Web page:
Early proof-of-concept study produces encouraging results
Researchers have shown that electrical stimulation to the skull can starve brain cancers of vital nutrient-rich blood, opening the door to “brain zapping” as a new treatment for the often-fatal tumours.
Transcranial direct current stimulation (tDCS) applies a low intensity electrical current to the brain via electrodes on the scalp and is being investigated for a range of disorders including depression, speech loss after stroke, and the cognitive decline of Alzheimer’s disease.
Home users have also taken up the technology in the hope of bumping up thinking power or improving gaming skills.
It has not, however, been used for brain tumours.
A team from Harvard Medical School, US, and Italy’s University of Siena enrolled eight patients for the recent study. Six had glioblastomas – tumours that grow from the brain tissue itself – and two had metastatic cancers that had spread from the lung.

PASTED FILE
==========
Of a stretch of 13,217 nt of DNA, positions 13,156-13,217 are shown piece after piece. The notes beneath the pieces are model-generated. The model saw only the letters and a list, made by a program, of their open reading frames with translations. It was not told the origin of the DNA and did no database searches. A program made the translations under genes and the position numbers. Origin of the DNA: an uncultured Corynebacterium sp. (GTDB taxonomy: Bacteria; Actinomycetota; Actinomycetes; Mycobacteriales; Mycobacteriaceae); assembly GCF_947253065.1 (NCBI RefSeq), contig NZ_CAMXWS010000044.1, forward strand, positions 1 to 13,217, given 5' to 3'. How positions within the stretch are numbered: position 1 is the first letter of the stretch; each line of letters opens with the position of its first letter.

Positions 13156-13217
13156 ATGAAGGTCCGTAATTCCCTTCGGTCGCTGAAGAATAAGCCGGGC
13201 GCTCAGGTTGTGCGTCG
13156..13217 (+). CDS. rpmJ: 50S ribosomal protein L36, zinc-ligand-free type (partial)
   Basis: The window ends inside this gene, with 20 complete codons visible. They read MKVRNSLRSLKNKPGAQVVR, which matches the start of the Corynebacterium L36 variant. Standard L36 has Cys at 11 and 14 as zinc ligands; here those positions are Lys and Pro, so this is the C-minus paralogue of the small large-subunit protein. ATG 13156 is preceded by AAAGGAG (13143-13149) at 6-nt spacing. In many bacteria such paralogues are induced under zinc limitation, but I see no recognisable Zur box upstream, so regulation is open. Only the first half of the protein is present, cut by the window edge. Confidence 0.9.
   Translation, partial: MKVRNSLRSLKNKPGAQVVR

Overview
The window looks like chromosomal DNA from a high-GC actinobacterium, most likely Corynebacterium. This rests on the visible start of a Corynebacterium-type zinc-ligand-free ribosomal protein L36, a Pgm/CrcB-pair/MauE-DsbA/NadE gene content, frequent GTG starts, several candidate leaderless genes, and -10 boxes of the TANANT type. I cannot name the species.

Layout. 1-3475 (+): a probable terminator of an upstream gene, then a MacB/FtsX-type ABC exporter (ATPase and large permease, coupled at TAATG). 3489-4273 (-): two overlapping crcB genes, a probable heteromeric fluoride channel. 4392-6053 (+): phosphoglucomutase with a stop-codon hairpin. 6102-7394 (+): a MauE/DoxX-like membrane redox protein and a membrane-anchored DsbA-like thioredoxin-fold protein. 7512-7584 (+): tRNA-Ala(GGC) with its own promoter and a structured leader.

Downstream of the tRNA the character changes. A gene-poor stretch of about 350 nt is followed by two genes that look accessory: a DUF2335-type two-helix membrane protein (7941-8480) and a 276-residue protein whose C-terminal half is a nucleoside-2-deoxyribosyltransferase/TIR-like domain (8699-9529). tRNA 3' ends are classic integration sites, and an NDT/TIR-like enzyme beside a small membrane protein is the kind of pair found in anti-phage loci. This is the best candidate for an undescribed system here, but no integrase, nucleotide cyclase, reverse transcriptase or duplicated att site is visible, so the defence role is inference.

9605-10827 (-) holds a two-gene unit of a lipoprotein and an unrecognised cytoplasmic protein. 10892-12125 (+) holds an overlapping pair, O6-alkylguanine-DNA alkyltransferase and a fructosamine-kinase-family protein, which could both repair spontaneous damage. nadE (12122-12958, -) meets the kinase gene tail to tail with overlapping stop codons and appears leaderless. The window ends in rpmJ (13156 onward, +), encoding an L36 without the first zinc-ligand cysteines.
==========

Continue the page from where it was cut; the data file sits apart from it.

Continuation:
Even with the gold standard treatments of surgery, chemotherapy and radiotherapy, the outlook is grim for both types of cancer. Median survival is around 12 months.
The researchers, led by Harvard’s Emiliano Santarnecchi, used brain scans to map the tumour and guide placement of scalp electrodes with the aim of maximising current to the cancer and minimising effects on the surrounding brain.
Each patient then had 20 minutes of tDCS while in a functional MRI scanner, which can monitor blood flow in the brain.
For such a brief intervention, the results were dramatic.
Read the full story in Cosmos magazine here